There are a number of people who say that you can sow seeds at any time if you have the right environment. I'm not quite so sure, but that's probably because I don;t have "the right environment".
So please bear with me if you already know all of this, but my expereince over the last few years of growing maybe 50-100 species a year suggests to me that for my situation the best time to sow in February to March.
I have my propagator in the greenhouse, which itself is kept at about 6C minimum. The propagator is one I made myself, basically a box about 24x24x3 inches, half filled with sand, then a soil warming cable imbedded in this and finished with an inch or so of sand again. This is enclosed by a clear plastic lid, standing about 10" tall - its a commercial one, and I made the box to fit. The soil warming cable is wired via a rod thermostat imbedded in the sand, and the temperature is set to 23C.
I have 4 25 watt energy saving lights fixed above the plastic lid (simply to save having to sort out water resitsnat connections etc), and these are wired to a time switch on from 7am to 7pm.
Then I sow each species into 2" square pots, filled with sterilised compost, seeds just lie on the soil, and then well watered from the bottom, and put into clear plastic bags tied at the top. That way a humid environment is maintained pretty well.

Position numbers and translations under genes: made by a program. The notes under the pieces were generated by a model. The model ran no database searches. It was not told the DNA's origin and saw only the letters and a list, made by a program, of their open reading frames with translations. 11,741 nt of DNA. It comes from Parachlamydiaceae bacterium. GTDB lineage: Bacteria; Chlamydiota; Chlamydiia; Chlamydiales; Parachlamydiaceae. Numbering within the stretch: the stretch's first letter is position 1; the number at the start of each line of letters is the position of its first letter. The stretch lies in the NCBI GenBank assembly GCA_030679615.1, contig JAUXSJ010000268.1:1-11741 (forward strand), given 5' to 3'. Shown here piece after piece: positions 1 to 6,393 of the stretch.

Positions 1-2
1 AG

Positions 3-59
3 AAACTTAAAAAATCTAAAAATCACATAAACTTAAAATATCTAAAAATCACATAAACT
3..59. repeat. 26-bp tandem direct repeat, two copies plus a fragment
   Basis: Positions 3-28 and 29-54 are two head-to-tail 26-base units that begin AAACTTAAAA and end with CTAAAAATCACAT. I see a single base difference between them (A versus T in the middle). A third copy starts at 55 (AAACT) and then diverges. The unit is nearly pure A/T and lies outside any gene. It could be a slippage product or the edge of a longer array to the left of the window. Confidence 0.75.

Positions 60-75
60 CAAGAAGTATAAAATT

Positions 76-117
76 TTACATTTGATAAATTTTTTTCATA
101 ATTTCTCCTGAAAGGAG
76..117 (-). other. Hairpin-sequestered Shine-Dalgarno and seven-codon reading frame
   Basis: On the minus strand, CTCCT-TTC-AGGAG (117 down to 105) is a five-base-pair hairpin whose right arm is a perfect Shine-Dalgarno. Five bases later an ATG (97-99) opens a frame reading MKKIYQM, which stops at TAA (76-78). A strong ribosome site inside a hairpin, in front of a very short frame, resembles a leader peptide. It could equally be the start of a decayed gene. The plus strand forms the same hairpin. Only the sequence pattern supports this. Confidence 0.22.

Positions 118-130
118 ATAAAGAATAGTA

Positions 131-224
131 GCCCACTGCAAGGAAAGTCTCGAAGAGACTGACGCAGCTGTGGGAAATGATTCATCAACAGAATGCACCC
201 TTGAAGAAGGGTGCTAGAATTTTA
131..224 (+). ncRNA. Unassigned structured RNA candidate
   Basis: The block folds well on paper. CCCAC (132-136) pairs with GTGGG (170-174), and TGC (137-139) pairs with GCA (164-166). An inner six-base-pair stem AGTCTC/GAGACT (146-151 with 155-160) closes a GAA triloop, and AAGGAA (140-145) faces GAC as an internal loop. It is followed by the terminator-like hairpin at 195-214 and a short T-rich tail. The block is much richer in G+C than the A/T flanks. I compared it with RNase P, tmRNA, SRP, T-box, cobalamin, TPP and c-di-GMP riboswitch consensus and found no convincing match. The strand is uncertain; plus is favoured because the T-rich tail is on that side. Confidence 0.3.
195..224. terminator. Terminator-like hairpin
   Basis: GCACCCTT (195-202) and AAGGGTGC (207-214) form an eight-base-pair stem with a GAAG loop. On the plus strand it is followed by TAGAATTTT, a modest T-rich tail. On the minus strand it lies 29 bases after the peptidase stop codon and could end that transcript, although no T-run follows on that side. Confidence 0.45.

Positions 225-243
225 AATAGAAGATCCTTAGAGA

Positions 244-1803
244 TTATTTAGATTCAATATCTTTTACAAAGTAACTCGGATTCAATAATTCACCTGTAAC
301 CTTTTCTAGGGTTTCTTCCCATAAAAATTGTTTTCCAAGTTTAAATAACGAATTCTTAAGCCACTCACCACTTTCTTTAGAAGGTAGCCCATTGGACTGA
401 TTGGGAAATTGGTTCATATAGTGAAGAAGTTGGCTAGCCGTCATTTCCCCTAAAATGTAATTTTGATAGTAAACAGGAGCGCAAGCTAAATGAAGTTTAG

I think that maybe my soil warming cable isn't powerful enough to always maintain the temperature if it gets really cold, and that the extra light levels from spring coming as well perhaps help.
I think that's why I find early spring best. I also have a decent enough time for growing them on and transplanting them to setle well for their first winter - which I don't treat as grown plants. I keep them warm, some water and try to grow on slowly until spring again when I then treat them as other young plants.
I hope this helps, its what I do and it does seem to work, but many others get good results by doing other things!